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Afghanistan: the timing of departure

Gavin Hewitt | 14:45 UK time, Monday, 22 February 2010

troops_595_afp.jpgTiming is everything in politics. Or nearly everything. A decision taken one week can be perceived entirely differently a few months later. Politicians value highly the gift or skill of good timing.

So it is worth imagining the talk in Washington or Nato following the news that the Dutch are likely to begin withdrawing their 1,900-strong forces from Afghanistan as early as August. The Dutch three-party coalition collapsed because of the refusal of the Labour party to extend the military mission beyond the summer.

So to timing:

Nato forces are currently in the midst of an important assault on the Taliban stronghold of Marjah.

The Taliban's second-in-command, Mullah Abdul Ghani Baradar, has been arrested. Other apparently senior figures have also been detained.

After setbacks, the Nato strategy is to try to build momentum - to reverse the impression that the Taliban are gaining ground. The military campaign is aimed at persuading the civilian population and the less hard-line Taliban that they should accept the government in Kabul.

Last year, after months of agonising, US President Barack Obama committed extra forces to Afghanistan. That surge is only just beginning.

Nato identified 2010 as the year to make a difference, to turn the corner.

So it is at this moment that the Labour party in the Netherlands decides to send its message. That is how some will see it in Washington. Rightly or wrongly. That just when the Taliban is feeling the heat, they hear that some nations are tiring of the conflict.

The Dutch Prime Minister Jan Peter Balkenende, who argued hard against the decision, was immediately aware of how this would be seen in the United States.

"When President Bush asked us to extend our action we say 'yes' and when President Obama, who has a lot of support in the Netherlands, made such a request we say 'no."

"People don't understand what we're doing," he went on to say "when the Netherlands became the first and only country to say 'no'"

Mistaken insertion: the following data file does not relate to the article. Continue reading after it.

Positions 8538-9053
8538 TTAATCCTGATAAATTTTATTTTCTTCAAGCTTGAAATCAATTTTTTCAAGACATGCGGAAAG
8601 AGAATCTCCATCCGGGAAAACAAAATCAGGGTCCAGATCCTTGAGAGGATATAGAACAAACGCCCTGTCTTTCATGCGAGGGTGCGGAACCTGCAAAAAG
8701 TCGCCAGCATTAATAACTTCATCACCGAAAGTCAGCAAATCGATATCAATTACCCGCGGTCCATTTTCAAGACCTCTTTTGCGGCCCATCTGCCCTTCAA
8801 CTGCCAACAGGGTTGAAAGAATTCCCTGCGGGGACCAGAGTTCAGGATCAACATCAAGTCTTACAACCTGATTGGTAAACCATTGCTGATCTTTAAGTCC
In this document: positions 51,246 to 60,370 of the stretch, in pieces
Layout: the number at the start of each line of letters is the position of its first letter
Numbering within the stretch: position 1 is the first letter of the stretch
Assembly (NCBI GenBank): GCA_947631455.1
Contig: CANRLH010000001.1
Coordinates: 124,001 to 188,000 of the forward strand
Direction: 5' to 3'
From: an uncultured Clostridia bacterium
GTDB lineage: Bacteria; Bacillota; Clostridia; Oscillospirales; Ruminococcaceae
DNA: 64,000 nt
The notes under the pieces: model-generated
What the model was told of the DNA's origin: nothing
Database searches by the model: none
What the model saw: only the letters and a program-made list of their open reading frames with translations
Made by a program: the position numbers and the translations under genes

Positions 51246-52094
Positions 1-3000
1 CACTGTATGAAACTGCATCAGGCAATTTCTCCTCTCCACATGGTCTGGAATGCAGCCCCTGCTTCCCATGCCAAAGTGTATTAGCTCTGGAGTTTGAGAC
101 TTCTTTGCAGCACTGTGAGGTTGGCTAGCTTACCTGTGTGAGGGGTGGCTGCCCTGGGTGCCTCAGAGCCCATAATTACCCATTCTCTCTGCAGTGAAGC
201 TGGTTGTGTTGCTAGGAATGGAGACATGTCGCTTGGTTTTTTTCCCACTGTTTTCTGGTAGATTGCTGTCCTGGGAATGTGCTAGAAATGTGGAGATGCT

The fear is that other countries will be emboldened to say "no".

In truth, much of the non-American commitment to the war in Afghanistan is wafer-thin. I was at Nato headquarters when, at a special meeting, leaders agreed to commit more forces. The US commander in Afghanistan, Gen Stanley McChrystal, wanted 10,000. That figure will not be reached and some of the numbers are "fuzzy". Some of the extra troops were already in Afghanistan and some commitments appear to be evaporating.

In the Netherlands, however, many see the conflict very differently. Pulling out is popular. Twenty-one Dutch soldiers have died.

By all accounts the Dutch military is highly regarded. But many believe it is an unwinnable war and will point to Sunday's mistaken airstrike on a civilian convoy as an example of the difficulty in winning over hearts and minds. Some in the Netherlands will also want to see other Europeans like the Germans shoulder some of the tougher assignments.

Of late there has been a lot of European angst about the continent's perceived lack of impact on the world stage. Many fretted when President Obama decided not to attend an EU-US summit. Was Europe being marginalised? Was President Obama frustrated with Europe?

The inclination in some parts of Brussels is that influence grows out of structures. That is debatable. Whether the Dutch decision is right or wrong it sends a message and will be judged in parts of Afghanistan and in Washington.


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